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Citation Information

Type Thesis or Dissertation - Bachelor of Arts with Departmental Honors in Economics
Title China’s Current Economic Transition: A Household Consumption Propensity Analysis
Author(s)
Publication (Day/Month/Year) 2014
URL http://wesscholar.wesleyan.edu/cgi/viewcontent.cgi?article=2266&context=etd_hon_theses
Abstract
China's rapid emergence into a world economic superpower is well
documented. No country in the history of mankind has witnessed both the speed and
magnitude of growth (as measured in GDP) that China has experienced over the past
three decades. As the second largest economy behind only the U.S., the root causes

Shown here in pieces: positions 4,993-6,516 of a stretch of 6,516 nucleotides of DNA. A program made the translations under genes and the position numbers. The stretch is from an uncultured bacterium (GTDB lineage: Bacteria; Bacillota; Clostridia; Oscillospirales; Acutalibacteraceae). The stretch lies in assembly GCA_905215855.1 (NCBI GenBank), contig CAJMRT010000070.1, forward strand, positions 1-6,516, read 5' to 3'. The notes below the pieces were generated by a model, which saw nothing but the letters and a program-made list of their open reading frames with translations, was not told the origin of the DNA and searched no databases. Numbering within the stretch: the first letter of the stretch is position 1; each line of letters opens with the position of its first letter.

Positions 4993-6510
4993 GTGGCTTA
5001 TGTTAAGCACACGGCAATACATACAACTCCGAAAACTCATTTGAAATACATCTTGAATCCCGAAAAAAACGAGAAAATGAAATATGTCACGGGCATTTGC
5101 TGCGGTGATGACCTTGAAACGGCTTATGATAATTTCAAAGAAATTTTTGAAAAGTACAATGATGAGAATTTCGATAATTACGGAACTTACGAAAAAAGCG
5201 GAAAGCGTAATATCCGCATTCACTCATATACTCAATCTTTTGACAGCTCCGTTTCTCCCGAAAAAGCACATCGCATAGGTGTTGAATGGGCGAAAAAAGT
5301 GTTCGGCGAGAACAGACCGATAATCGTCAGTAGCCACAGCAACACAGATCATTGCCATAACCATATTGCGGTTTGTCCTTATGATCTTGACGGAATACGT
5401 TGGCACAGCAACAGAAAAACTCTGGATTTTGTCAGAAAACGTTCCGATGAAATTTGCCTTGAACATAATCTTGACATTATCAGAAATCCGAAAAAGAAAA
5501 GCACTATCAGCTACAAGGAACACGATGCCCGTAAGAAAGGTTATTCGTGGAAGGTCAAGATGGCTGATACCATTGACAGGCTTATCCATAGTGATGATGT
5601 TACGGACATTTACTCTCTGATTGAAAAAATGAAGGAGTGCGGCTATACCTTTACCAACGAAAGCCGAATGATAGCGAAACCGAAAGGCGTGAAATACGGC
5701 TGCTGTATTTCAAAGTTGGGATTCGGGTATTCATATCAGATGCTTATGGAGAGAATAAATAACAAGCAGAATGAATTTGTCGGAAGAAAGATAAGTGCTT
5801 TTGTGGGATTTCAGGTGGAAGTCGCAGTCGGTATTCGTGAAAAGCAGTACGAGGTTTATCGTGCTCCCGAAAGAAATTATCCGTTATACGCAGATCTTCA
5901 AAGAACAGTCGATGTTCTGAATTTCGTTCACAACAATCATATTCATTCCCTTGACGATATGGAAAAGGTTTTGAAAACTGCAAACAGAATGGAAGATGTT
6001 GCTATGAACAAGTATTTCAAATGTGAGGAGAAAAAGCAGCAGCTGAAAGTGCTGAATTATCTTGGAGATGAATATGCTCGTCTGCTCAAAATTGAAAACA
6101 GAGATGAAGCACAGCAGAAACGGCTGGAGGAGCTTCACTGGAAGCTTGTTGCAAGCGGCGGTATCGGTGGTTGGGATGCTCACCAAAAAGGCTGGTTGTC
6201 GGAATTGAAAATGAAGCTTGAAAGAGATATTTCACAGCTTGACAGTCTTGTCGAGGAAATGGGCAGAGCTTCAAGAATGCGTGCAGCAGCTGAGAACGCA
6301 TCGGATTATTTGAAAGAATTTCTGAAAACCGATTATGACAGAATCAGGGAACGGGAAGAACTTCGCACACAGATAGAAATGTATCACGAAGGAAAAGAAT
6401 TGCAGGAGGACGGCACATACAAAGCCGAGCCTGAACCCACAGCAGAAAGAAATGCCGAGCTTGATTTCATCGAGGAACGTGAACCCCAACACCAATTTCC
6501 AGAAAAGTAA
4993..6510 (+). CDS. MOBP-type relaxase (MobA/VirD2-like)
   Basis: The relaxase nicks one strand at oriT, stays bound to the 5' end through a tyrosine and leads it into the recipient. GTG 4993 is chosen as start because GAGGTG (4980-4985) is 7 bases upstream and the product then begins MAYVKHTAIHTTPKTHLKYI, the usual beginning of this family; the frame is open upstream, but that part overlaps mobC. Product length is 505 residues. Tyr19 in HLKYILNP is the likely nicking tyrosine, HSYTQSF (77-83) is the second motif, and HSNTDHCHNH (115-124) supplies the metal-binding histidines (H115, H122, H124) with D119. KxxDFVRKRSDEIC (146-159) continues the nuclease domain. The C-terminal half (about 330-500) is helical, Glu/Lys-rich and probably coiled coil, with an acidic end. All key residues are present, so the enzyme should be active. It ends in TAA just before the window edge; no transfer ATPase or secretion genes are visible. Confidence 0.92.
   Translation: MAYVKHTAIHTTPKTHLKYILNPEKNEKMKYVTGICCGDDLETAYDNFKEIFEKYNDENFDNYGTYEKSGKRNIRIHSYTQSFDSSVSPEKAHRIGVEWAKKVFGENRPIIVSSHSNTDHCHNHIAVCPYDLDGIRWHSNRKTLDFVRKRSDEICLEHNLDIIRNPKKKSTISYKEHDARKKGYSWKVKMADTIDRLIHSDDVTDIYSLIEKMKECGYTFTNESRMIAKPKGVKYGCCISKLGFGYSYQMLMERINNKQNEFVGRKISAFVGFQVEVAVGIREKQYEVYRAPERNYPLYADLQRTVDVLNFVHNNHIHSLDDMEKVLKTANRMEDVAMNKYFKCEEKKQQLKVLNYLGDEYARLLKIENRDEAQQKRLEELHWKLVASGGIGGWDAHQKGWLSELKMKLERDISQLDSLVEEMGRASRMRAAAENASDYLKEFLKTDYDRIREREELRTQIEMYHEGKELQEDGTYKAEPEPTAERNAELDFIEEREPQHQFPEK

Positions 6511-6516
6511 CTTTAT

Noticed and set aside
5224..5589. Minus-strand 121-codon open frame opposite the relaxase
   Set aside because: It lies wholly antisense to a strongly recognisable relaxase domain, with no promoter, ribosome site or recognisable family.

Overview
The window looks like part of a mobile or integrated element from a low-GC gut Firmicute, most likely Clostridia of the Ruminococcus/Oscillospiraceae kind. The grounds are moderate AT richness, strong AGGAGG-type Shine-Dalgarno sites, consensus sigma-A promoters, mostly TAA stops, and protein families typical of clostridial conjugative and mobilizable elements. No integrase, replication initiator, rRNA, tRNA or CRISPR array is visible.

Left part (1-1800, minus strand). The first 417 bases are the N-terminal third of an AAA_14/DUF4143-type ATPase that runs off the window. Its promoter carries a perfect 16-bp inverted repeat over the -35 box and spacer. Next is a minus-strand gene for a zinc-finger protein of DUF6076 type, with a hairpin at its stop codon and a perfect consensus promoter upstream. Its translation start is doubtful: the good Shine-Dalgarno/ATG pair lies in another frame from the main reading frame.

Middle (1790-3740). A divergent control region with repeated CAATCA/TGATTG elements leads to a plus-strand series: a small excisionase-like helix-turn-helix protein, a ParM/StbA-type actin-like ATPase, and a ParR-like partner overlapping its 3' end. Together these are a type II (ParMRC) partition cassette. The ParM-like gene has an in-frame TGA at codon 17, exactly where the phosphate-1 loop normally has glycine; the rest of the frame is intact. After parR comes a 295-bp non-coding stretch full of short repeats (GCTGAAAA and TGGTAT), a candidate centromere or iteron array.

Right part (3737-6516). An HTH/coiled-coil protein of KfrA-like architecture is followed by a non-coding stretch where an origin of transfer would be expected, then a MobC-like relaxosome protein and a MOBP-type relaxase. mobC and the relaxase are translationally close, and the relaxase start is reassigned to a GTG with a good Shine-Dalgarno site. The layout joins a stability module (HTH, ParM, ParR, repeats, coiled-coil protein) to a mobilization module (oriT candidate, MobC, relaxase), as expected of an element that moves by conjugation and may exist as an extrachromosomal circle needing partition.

of its success are many. From its initial reform in 1978 through today, China’s
economy was largely driven by investment growth. And more recently, over the last
decade, exports became the primary growth driver. Yet the Global Financial Crisis
(“GFC”) of 2008-2009 proved a formidable test of the sustainability of China’s recent
economic model. The collapse in external demand weighed heavily on its export
growth, forcing a massive government intervention to buoy its economy.
China's leaders recognize the unsustainability of its growth model and in
March 2011 published its Twelfth Five Year Plan (“Plan”), an ambitious agenda of
initiatives and reforms set to tackle the many growing pains of their country. Central
to this new Plan was the explicit recognition by its leaders that in order to maintain
future and sustainable growth, China needed to pivot away from an economic
structure so reliant on exports and investment to one more reliant on internal private
consumption; namely, to be more of a consumer-led economy.

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